New York

Les Levine

New York City Subway System And "Village Voice" Cover

In two pieces this summer Les Levine continued his work in public media. Forty-eight hundred copies of We Are Not Afraid, a placard version of his 1980 proposal for subway posters, were placed in New York subway cars during May and June in association with the Lower Manhattan Cultural Council and the Public Art Fund, Inc. (The piece was also reproduced in an ad in the Summer issue of this magazine.) And Mind, a Plasticine painting, appeared on the cover of the June 15 Village Voice special issue on nuclear disarmament. In both, Levine adopted conventions of the specific medium he was working in—subway advertising and magazine covers—while continuing to use devices he has developed in other advertising-related projects of the past half dozen years.

Combining simple graphics, an attractive color photograph, and a catchy headline, We Are Not Afraid fitted right in with the usual subway ads for iced tea, hair straighteners, and suppositories. But Levine’s placard had no small print. In most ads the come-on combo of alluring photo plus tantalizing headline is backed up by a hard sell—details on why and where you should buy whatever’s being sold. Levine’s ad makes a pitch for a product that’s never specified.

“WE ARE NOT AFRAID,” the poster proclaims in bright red, two-inch-high letters on a black background, above a photograph of a casually dressed Oriental couple framed against a purple dusk sky. The man is lanky, a little sleepy-eyed; his gaze appears to go above the camera and to the side. The woman, shorter and moon-faced, looks directly at us. Both betray no particular emotion but seem instead to wait, patiently.

The enigmatic quality of the photograph is matched by that of the slogan; emphatic but incomplete, it implies another clause but doesn’t supply it. Instead, the open-ended phrase prompts a series of questions—first, about the couple and what they appear to be saying: “We are not afraid.” Not afraid of what? And why not? Then the focus of the questioning turns to the viewer. “We are not afraid,” the couple seem to be asking; “are you? And if so, why are you? And if you are, wouldn’t you like to know why we are not?”

Ads are little morality plays. Their characters are intended as Everyman figures, while the stories they depict pose catechisms—salvation is linked to the use of some product. But what is being sold here? The placid expressions of Levine’s models and their emphatically proclaimed lack of fear suggest that the “product” being pushed in We Are Not Afraid is the possibility of attaining equanimity—certainly a precious commodity on the IRT. The religious overtones of the piece had been recognized on at least one copy I saw: someone had written “Jesus the King” across the man’s T-shirt. But if anything the poster seems more closely linked to Buddhism than to Christianity.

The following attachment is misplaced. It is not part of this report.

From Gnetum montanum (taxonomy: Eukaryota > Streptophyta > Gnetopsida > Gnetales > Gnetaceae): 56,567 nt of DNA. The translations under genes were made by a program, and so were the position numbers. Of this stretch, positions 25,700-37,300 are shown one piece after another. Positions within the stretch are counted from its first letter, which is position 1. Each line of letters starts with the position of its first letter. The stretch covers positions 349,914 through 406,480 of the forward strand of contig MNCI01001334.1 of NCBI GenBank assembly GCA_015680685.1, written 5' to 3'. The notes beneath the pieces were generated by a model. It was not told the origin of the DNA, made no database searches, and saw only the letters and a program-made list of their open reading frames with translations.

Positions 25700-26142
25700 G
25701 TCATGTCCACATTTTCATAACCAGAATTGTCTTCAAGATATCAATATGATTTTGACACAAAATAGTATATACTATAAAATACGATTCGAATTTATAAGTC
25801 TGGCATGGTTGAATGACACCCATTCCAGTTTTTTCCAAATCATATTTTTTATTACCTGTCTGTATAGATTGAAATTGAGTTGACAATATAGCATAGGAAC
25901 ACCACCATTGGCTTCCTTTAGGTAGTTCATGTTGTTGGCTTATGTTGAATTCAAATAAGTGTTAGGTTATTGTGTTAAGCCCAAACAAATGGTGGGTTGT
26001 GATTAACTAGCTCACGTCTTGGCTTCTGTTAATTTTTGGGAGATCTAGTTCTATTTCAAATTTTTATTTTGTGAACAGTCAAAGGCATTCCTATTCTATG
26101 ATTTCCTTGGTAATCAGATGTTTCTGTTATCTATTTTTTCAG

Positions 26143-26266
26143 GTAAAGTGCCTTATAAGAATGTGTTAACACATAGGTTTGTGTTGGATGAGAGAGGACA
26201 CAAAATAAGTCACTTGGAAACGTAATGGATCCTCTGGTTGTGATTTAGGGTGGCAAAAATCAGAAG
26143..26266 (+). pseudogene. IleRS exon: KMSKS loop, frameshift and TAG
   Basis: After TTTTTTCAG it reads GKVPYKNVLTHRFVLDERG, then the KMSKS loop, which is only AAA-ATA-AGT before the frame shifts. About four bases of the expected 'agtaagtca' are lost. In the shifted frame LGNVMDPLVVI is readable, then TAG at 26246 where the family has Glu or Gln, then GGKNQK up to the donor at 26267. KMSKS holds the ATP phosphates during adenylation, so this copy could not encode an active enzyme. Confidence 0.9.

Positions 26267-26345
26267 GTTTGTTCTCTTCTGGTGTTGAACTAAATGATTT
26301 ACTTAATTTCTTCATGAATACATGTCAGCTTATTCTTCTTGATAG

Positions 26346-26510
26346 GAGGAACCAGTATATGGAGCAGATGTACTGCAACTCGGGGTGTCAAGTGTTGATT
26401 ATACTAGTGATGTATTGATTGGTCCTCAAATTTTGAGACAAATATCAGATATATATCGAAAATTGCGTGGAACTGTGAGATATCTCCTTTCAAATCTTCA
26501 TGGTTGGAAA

Levine’s use of Oriental models is relevant these days and in this context; among the connotations of the Orient in the Western popular mind are those of ancient civilization, serenity, and wisdom. “I want you to think about mind,” Levine said in an interview to explain his use of Orientals. Moreover, in the context of the subways, one of the main arenas in which races and classes confront each other every day, the couple can be seen as neutrals—“people,” neither black nor white, rich nor poor.

Another association suggested by Levine’s use of Orientals—with the atom-bomb victims of Hiroshima and Nagasaki—comes to the fore in the Voice cover. A young Oriental girl, depicted in a simply painted frontal portrait, looks out at the viewer with a quiet, hopeful expression while angry clouds of orange, yellow, and black swirl behind her. A contented green “MIND” appears across the bottom of the page, balancing the vivid blue block of the Voice logo centered (at Levine’s request) at the top. Again the ambiguities of both the picture and the slogan imply a complex moral argument: mind, and children, are what must be saved from nuclear obliteration; at the same time, concern or lack of it (do you mind?) and caring or lack of it (would you mind this child?) are hinted at as well.

In the absence of follow-up market surveys, along with sales the usual yardstick of ad campaigns, it is impossible to gauge how effective these projects were with a general audience. Levine has received a large volume of mail about the pieces, indicating at least some level of response. Another measure of their appeal is given by the fact that after the first couple of days only a few of the subway placards were left up—the others, presumably, being stolen and hung on people’s walls.

Levine runs the risk of trivializing the problems he’s dealing with by facile wordplay or bathetic sentimentality. In other proposals—a billboard to be placed outside the Pentagon, showing a red fire engine accompanied by the single word “FIRE,” for example—he falls into the obvious. But in We Are Not Afraid and Mind his sure and subtle manipulation of media codes produced deeply affecting works on topics of immediate public importance: no mean feat.

Charles Hagen